Cross-border buses defy clearance regulations

Ambassador David Hamadziripi

Thupeyo Muleya

Beitbridge Bureau

Chaos is continuing to reign supreme at the Beitbridge border post as more cross-border buses continue to arrive without clearance from the country’s embassy in South Africa as per the agreement with border authorities last week.

Last week, the embassy and border stakeholders agreed to revert to the lockdown clearance procedure for buses bringing Zimbabweans returning home from South Africa.

This followed an impasse between the transporters and the Zimbabwe Revenue Authority (zimra) staff at the border.


The revenue collector had argued that it is not yet clearing bus passengers under the current lockdown protocols, prompting an intervention from other border agencies and the Embassy.

Under the arrangement, all buses carrying returning residents to Zimbabwe are subject to clearance (by the embassy) two days before departure. This is done to minimise the number of buses coming in daily and only five will be allowed passage.

However, bus operators, most of who have been incurring losses since the beginning of the lockdown in March, are defying the new order because they want to make up for lost business.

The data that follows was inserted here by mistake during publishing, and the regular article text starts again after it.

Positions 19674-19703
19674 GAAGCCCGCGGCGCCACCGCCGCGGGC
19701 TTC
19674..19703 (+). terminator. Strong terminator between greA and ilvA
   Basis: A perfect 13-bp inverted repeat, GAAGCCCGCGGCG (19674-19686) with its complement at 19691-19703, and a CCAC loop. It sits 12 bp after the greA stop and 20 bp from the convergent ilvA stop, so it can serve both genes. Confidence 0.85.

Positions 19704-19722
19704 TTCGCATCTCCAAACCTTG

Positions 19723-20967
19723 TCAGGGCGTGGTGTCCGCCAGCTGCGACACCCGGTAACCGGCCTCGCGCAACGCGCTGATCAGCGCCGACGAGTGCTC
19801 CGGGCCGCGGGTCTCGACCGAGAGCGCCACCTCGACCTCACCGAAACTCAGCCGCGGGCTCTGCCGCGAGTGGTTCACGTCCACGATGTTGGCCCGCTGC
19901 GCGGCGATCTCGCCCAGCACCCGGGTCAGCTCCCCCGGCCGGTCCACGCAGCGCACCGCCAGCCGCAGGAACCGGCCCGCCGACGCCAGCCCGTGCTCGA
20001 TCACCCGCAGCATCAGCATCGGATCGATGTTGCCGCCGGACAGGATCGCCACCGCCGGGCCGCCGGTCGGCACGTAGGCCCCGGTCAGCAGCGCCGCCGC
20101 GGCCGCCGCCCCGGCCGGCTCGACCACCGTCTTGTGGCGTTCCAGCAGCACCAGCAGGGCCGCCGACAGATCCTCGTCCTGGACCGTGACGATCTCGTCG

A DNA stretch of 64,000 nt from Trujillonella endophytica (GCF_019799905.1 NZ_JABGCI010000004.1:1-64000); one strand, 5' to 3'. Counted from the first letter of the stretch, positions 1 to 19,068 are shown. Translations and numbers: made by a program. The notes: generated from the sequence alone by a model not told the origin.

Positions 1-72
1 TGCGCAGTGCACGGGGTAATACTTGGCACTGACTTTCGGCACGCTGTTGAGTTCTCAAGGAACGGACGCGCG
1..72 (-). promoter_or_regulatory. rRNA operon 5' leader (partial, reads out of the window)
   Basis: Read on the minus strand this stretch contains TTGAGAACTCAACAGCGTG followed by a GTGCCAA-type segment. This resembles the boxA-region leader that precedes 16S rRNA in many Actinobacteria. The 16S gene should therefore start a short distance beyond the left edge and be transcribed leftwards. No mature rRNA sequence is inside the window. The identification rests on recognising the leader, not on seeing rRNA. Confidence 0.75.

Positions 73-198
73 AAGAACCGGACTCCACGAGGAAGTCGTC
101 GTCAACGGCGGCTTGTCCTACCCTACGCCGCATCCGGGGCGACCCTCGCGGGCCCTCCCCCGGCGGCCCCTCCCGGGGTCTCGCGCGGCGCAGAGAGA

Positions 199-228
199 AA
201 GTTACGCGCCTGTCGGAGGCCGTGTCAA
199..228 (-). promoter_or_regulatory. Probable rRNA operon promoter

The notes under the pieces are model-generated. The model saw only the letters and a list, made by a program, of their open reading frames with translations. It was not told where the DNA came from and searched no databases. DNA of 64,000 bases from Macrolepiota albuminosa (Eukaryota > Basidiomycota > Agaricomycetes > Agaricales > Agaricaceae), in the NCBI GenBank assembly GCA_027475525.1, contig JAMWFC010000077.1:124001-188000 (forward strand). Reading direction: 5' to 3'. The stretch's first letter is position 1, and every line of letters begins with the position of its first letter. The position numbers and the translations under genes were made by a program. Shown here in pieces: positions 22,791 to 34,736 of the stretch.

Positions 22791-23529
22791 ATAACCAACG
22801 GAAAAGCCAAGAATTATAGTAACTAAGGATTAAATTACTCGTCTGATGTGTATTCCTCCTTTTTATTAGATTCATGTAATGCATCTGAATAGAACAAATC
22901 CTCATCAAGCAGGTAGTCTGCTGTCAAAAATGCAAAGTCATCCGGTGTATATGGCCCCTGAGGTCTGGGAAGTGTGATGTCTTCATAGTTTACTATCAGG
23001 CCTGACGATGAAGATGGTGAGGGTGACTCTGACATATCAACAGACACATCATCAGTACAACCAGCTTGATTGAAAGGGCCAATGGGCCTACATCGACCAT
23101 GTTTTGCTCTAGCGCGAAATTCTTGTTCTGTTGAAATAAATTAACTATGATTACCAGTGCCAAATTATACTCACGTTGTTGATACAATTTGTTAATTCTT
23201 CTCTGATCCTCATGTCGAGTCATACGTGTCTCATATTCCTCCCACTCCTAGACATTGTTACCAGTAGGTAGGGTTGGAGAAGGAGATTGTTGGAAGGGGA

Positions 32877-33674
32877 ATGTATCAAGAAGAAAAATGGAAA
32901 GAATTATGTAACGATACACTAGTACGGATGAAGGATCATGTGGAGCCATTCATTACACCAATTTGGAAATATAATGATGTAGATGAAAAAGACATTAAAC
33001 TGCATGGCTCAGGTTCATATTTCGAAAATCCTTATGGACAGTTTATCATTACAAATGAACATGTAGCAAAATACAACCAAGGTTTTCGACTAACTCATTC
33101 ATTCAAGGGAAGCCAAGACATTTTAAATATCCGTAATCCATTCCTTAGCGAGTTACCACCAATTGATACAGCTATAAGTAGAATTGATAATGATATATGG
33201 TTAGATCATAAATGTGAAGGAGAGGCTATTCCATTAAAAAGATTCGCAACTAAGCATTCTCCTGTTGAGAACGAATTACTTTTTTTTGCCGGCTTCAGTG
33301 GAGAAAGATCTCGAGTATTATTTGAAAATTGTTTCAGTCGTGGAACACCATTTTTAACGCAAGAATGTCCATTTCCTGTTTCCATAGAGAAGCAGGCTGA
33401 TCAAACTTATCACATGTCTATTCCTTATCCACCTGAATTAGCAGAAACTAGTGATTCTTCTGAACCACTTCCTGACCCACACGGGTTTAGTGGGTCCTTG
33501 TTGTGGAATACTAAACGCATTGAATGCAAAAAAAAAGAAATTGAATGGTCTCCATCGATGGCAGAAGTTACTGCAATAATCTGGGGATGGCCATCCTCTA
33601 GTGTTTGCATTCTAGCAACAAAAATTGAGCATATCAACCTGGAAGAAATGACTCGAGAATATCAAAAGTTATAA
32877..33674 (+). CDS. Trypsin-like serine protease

It costs between R600 and R1 500 for a trip from Gauteng and the Cape provinces of South Africa to Zimbabwe.

In some instances, the travellers pay an equal amount or more for their luggage.

“This is a peak period and our services are demand-driven. We can’t turn away travellers, because as far as we know the Government’s position is that people may return home without any hindrances.

“Further, the Embassy clearing process takes time and we can’t afford to lose out on business,” said one transporter who preferred not to be named.

In the last two days buses have been piling up at the border with zimra insisting on clearing buses with clearance from the Embassy in South Africa.

Zimbabwe’s Ambassador to Pretoria, Mr David Hamadziripi said he was yet to get a full appreciation of the situation obtaining at the border.

“We have spoken to border authority mainly on the issue of facilitating a seamless movement of commercial cargo, which we note has improved. We are yet to get a full appreciation on issues regarding the cross border buses,” said the Ambassador.


The Coach and Bus Operators Association, chief executive, Mr Alex Kautsiro said he was on leave and did not have full details on the situation at the border.

Before the lockdown started (April), a total of 200 buses were passing through Beitbridge Border Post daily and the number increased during peak periods.

The Herald is reliably informed that some cross-border bus companies started advertising for the resumption of services prior to October 1 when South Africa re-opened 18 of its land borders to passenger traffic.

Zimbabwe will re-open, Beitbridge, Plumtree, Chirundu, Forbes and Victoria Falls borders to passenger traffic starting with private motorists and pedestrians on December 1.

Public transport will be re-introduced in the first quarter of next year.